Is there creative life beyond London? Let’s start with the title…
Really? I mean, do you really have to ask that question? Because obviously the rest of the UK is Mad Max meets The Road...
Really? I mean, do you really have to ask that question? Because obviously the rest of the UK is Mad Max meets The Road meets Dawn of the Dead. OK, there are parts of deepest Lincolnshire that are admittedly twinned with Mordor. But really? Creative life beyond London? People need to get out more. Quite literally out of London, if the trains allow it. Or just use the internet; it exists outside the M25. But enough of the chippy Scotsman routine. I risk being a grubby little stereotype. And that won’t do.
You see, underneath the tartan-tinged sarcasm beats the heart of a very positive individual; more on the reasons for that below. Somebody who is genuinely scratching his head at the fact we’re even having this debate in 2020. For surely, only the insular/the myopic or the foolish would refuse to believe that creativity can’t flourish outside of Laaaandaaaan. Art, music, literature, theatre, comedy, film; it’s always been going on across the British Isles. On a real map, not a Tube map. So far, so obvious, I reckon.
But of course, all that preamble is a bit of red herring, or perhaps an Arbroath Smokie even. Because I know it’s understood that creativity here refers primarily to the wonderful creative industries that keep the whole media and marketing charabanc on the road and Britain’s magical economy growing. In that respect it’s entirely fair to ask the question, what have you yokels outside London done for us recently? Much like the People’s Front of Judea in Life of Brian, the answers may start to unravel your own contention.
Across advertising, design, PR, motion graphics, film, TV, you name it, things are pretty rosy north of the border; apart from the whole being yanked out of Europe against our will thing, but that’s another article. Axis Animation, Rockstar North, Armando Iannucci, Krysty Wilson-Cairns, Timorous Beasties, The View from the Terrace, the new V&A Dundee, just a few of my personal faves when it comes to Scottish creativity or creativity made in/originating in Scotland. Important distinction, this is not about blood and soil nationalism; despite what nonsense you read in the Daily Mail, we’re past all that keech*.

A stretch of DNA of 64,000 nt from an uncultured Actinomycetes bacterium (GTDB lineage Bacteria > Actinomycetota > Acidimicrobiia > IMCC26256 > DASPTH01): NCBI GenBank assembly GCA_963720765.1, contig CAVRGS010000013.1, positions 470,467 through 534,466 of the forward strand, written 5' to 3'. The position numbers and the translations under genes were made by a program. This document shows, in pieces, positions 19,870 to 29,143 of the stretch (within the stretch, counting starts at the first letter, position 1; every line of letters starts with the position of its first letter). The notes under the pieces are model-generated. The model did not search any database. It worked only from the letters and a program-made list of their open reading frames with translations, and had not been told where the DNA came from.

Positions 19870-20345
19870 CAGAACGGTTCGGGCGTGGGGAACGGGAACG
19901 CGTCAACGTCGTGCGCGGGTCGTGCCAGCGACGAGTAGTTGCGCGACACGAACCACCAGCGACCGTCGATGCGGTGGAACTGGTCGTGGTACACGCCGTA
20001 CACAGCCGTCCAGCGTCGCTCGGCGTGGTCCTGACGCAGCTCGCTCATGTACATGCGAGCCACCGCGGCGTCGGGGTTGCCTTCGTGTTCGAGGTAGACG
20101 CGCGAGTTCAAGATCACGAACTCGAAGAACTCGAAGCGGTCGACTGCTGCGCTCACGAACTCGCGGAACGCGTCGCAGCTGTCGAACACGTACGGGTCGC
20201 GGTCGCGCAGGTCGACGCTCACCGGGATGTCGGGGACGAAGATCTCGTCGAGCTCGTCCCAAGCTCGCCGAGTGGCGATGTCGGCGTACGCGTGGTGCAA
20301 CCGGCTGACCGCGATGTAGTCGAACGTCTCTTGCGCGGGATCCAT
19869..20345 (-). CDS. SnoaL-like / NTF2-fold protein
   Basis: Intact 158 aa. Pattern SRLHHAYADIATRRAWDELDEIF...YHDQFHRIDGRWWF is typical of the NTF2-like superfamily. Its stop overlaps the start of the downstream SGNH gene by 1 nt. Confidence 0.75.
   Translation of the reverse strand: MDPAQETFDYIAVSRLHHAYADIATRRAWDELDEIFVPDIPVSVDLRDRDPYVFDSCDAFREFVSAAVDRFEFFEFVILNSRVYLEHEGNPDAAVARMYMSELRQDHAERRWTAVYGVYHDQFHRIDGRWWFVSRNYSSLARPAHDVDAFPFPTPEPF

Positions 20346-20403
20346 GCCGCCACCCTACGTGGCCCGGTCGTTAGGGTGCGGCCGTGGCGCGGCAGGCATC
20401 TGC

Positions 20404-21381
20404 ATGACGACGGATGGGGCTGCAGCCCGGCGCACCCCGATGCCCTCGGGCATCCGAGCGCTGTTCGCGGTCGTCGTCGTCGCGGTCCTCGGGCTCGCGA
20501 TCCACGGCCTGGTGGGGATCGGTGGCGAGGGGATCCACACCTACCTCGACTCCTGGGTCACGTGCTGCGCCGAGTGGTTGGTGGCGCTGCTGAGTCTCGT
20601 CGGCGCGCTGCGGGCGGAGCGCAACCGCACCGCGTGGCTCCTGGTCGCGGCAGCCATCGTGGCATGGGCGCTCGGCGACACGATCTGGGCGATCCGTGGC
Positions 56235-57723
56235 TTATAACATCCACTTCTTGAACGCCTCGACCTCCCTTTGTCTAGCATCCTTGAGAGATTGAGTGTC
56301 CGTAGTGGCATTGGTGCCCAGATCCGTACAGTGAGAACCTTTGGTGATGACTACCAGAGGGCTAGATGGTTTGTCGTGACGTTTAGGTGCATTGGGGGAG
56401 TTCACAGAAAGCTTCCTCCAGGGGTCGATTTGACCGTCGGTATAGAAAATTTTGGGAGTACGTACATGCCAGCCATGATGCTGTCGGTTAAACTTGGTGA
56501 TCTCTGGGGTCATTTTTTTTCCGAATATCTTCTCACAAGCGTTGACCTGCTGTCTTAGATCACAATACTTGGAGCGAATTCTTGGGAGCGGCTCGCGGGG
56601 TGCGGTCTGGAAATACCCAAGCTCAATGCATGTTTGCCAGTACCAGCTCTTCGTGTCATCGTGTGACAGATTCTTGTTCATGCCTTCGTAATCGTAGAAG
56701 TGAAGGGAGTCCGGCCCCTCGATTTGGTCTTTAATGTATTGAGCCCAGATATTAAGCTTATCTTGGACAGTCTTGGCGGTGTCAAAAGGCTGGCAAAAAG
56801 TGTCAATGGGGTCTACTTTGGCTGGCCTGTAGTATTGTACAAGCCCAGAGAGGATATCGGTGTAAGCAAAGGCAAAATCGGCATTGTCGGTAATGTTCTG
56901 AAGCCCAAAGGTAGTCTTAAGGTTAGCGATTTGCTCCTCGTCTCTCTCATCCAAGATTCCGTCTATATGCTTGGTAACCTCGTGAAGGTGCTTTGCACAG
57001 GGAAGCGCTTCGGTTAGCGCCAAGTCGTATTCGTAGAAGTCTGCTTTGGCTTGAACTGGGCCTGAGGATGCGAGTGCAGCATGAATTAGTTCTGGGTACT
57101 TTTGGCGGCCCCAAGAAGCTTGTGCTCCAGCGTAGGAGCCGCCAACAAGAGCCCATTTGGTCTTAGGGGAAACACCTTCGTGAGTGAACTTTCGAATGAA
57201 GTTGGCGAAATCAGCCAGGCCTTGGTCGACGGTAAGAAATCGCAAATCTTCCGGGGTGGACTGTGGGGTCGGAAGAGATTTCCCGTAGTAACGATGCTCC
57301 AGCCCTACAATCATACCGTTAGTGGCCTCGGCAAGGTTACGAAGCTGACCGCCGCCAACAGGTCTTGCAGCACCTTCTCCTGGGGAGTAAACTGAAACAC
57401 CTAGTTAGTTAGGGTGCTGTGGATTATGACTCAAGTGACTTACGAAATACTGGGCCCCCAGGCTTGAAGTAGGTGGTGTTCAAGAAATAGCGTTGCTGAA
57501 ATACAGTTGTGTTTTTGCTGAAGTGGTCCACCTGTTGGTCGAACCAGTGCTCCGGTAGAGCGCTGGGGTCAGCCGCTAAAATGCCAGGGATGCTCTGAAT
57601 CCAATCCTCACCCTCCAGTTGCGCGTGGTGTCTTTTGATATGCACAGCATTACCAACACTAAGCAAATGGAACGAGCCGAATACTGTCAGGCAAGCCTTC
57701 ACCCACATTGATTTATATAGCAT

‘Yes, but what about agencies and aw that?’ I hear you bellow. Well, forgive me for shamefully using this piece to promote my own employers, but you really have to look at the work of the Leith Agency to see that what might be referred to as the traditional creative industries are alive and well. While we’re proud of our roots in Edinburgh’s Leith area, cue Trainspotting theme tune and all that caper, we now think of ourselves as just a creative hub based in Scotland, creating work on a global scale. And that’s not just the old LSD-spiked porridge talking; we are doing the creative business day in, day out.
Time for a greatest hits review, or rather a ‘recent’ greatest hits, because we’ve been doing this for nigh on 35 years. There’s our work for IRN-BRU, with the stand-out being the famous Christmas snowman campaign; not to mention our highly shareable social work, like a recent Burns Night post which had three times more Facebook shares on its own than all of Greggs, KFC, Coke and Fanta activity combined in the previous month. There’s our work for Famous Grouse; check out our recent telly spot for Black Grouse which we did with Glasgow’s Axis Animations. There’s the Aerial Award we just scooped for a GDK commercial. There’s our famous breast cancer campaign for the Scottish Government that did such a good job, they copied it in New Zealand. It’s all here; it’s all happening.
That’s really just a snapshot. But beyond the traditional advertising channels, there’s a cornucopia of creativity north of the border. Take Stripe, who happen to be our sister company. They’re a Scottish-born PR agency, but does that stop them knocking out bangers all the time? Nah, of course not. Their ‘London Eye Mary Poppins’ stunt saw them strutting their stuff at the Cannes Croisette. And this year, they’ve already put down a marker with their rather wonderful ‘Meghan and Harry’ reactive idea for client, Madame Tussauds. They’re no dummies. Then again, why would anyone assume quality creativity is geography-dependent?
Which brings me back to the original salvo: how on earth can you function as a successful nation in any respect if you don’t fully understand, appreciate or celebrate the essentially multifarious nature of said nation. In the UK’s case that’s four countries, many regions, a bewildering array of accents and, a fertile streak of creativity that’s seen folks from all backgrounds, creeds and cultures across this island punch above their weight for years. Insularity, exceptionalism and sclerotic hierarchies are not a good look for anywhere seeking to reinvent itself after the trauma of a major political event, especially as it was those very sins that brought about the clusterf**k in the first place. The future is most definitely, creativity.
*Scottish word for shit